John P. Cunha, DO, is a U.S. board-certified Emergency Medicine Physician. Dr. Cunha's educational background includes a BS in Biology from Rutgers, the State University of New Jersey, and a DO from the Kansas City University of Medicine and Biosciences in Kansas City, MO. He completed residency training in Emergency Medicine at Newark Beth Israel Medical Center in Newark, New Jersey.
Steven Doerr, MD, is a U.S. board-certified Emergency Medicine Physician. Dr. Doerr received his undergraduate degree in Spanish from the University of Colorado at Boulder. He graduated with his Medical Degree from the University Of Colorado Health Sciences Center in Denver, Colorado in 1998 and completed his residency training in Emergency Medicine from Denver Health Medical Center in Denver, Colorado in 2002, where he also served as Chief Resident.
Bad breath (halitosis) can be caused by a variety of things including diet,
medication, poor oral hygiene, and diseases or conditions such as diabetes,
GERD, lactose intolerance, gum disease, and more. Treatment for bad breath
depends on the cause.
There are many things that can cause bad breath, including the following:
When a person does not brush or floss their teeth thoroughly, food
particles may remain in the mouth. These particles may rot and cause foul odors. In addition, food particles
over time can promote the growth of
bacteria, which can
also cause foul odors. The bacteria can also lead to
tooth decay and
Foods with strong odors also affect the air a person exhales. Foods commonly
known to contribute to bad breath include onions and
garlic, exotic spices
(such as curry), some cheeses, fish, and acidic beverages such as
are absorbed into the bloodstream and then transferred to the lungs, causing
noticeable odors when exhaled. These foods may also cause
and belching, which can contribute to bad breath. In addition, certain
supplements such as fish oil capsules can contribute to bad breath.
carbohydrate diets may also cause what is known as 'ketone breath.'
So-called 'low carb' diets cause the body to burn fat as its energy source. The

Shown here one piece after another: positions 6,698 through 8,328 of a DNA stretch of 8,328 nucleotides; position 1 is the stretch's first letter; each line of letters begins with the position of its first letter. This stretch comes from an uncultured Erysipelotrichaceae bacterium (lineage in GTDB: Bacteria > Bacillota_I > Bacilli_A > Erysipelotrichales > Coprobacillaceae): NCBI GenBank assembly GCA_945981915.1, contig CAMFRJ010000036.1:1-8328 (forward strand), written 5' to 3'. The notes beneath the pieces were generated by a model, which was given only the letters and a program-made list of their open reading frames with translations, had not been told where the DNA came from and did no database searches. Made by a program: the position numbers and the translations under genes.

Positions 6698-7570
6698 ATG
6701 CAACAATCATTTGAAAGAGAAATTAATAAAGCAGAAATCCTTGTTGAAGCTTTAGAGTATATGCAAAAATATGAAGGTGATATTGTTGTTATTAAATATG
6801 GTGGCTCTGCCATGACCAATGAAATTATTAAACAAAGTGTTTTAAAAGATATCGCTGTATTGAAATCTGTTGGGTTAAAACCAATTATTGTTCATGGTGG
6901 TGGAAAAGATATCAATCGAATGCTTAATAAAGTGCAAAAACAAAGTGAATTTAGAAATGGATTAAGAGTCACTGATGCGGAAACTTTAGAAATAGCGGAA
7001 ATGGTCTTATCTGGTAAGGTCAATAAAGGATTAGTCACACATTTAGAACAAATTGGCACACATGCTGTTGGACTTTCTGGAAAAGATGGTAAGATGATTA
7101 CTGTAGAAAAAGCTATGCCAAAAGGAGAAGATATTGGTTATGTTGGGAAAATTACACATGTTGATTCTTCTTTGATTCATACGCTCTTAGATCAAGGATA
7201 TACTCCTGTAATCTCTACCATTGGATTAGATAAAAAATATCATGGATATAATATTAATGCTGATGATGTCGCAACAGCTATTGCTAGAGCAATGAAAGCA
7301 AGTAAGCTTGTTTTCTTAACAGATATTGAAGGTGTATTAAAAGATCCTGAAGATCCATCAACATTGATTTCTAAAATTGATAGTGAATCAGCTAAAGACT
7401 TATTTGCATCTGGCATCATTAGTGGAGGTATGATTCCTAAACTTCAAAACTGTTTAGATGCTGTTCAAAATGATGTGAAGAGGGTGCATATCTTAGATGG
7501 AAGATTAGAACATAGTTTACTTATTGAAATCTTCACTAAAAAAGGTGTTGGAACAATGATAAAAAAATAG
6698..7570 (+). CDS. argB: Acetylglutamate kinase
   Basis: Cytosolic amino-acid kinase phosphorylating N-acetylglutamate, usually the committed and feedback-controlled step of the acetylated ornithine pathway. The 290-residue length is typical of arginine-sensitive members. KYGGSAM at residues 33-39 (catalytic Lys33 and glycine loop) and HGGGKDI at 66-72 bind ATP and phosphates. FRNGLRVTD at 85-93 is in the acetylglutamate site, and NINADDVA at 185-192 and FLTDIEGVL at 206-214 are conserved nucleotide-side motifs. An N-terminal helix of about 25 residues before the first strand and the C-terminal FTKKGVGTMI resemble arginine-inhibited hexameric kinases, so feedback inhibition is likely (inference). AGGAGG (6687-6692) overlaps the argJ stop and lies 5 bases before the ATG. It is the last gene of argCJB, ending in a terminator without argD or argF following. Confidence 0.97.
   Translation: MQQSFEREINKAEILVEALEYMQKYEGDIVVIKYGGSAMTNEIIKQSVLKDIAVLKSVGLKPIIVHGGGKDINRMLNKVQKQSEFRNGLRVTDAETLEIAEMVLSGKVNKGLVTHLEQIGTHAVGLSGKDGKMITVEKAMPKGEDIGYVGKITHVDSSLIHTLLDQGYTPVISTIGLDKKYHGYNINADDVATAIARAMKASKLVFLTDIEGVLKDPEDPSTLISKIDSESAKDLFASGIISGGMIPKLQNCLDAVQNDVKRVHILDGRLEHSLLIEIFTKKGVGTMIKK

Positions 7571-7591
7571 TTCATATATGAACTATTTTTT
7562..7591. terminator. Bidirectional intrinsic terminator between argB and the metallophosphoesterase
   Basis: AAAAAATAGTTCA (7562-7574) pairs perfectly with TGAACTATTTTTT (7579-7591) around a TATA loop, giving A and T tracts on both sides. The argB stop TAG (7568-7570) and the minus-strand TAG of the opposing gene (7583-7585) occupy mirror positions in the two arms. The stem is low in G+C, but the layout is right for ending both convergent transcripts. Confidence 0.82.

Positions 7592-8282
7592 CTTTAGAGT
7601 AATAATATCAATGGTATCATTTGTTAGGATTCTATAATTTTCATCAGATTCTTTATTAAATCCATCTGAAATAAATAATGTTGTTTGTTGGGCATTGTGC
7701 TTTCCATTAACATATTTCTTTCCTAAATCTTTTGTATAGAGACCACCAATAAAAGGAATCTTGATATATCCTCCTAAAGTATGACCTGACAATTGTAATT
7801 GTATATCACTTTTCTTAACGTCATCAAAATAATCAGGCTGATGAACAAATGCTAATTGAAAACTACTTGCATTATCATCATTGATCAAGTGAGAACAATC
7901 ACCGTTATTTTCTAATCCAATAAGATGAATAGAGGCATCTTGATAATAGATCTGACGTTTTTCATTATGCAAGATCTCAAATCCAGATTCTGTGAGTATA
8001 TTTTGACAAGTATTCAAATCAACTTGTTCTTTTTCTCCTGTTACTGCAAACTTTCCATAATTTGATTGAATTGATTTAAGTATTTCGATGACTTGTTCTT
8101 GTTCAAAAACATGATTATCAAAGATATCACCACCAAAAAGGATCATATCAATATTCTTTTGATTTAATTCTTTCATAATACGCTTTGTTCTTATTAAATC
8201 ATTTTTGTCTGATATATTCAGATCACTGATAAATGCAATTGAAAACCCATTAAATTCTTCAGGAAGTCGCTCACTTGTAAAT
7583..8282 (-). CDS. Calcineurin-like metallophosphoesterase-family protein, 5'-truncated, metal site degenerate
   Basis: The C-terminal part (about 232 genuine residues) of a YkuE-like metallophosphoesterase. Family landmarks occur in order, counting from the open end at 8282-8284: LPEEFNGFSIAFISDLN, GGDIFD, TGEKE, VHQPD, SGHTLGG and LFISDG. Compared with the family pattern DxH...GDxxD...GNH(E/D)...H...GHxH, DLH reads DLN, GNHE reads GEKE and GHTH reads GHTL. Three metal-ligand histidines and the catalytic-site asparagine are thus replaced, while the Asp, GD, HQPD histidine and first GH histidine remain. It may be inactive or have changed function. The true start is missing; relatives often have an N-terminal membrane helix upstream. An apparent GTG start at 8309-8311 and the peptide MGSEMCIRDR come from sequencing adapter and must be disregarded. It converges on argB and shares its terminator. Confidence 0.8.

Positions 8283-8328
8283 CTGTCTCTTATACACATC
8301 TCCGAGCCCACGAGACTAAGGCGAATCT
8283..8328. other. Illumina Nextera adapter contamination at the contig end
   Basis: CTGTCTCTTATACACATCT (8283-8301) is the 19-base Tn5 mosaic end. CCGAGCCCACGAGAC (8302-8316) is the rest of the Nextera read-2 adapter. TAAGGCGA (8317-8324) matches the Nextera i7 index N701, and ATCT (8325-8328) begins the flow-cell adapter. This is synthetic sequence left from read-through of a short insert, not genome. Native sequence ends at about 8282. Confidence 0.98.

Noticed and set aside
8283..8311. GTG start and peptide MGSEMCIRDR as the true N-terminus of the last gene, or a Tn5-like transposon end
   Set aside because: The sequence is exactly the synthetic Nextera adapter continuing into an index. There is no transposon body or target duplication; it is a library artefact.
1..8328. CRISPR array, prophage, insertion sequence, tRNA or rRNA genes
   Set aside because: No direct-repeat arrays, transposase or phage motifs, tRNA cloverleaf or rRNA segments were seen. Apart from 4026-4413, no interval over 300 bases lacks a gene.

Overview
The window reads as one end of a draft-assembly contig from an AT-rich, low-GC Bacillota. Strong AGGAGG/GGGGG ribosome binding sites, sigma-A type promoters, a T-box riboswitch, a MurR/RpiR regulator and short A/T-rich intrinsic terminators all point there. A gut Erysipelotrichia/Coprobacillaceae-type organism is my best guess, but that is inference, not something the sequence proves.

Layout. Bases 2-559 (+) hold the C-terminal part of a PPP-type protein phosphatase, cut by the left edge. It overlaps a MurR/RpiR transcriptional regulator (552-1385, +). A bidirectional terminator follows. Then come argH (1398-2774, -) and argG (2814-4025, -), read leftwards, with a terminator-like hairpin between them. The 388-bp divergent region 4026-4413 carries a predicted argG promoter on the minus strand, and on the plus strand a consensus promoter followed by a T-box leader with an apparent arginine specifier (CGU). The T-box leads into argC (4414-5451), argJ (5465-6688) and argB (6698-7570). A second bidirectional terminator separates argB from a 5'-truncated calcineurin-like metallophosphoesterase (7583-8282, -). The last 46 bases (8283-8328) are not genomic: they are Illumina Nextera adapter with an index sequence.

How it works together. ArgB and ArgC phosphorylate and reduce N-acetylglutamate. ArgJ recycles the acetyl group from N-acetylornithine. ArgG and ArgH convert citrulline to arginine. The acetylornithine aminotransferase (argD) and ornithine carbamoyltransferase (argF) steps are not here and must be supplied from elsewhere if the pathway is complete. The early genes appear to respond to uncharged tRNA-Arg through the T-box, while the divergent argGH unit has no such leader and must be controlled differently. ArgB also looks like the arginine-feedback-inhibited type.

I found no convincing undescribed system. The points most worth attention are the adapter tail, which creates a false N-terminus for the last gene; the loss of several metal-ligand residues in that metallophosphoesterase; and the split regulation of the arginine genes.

end-product of making this energy are ketones, which cause a fruity acetone-like
odor on the breath when exhaled.
Bad breath can also be caused by decreased flow of
saliva, which is a
part of the digestive process and removes odor-causing particles in the mouth.
Also called xerostomia, dry mouth
may be caused by medications, breathing
through the mouth, or salivary gland problems.
In addition to causing bad breath,
smoking or chewing tobacco-based products
can stain teeth, irritate gum tissue, and
exacerbate tooth decay.
Certain medical disorders may cause bad breath, for example:
Dentures or dental appliances, such as braces, can contribute to bad breath.
Most often it is due to food particles that are not properly cleansed from the
appliances. Loose-fitting dentures can contribute to sores and localized
infections in the mouth, which can cause bad breath.
Overnight, bacteria accumulate in the mouth, causing bad breath that is
commonly referred to as 'morning breath.' Some people breathe through their
mouth at night, which can cause dry mouth and worsen morning breath.
Oral ThrushOral thrush is an infection of the tongue, inner cheek, lip, or gums. Thrush is caused by an overgrowth of the yeast Candida albicans. Symptoms and signs...learn more >>
Periodontal (Gum) DiseasePeriodontal disease is an infection of the tissues that support the teeth. Teeth are supported by the gums, or gingiva. A tooth's root is anchored to its socket...learn more >>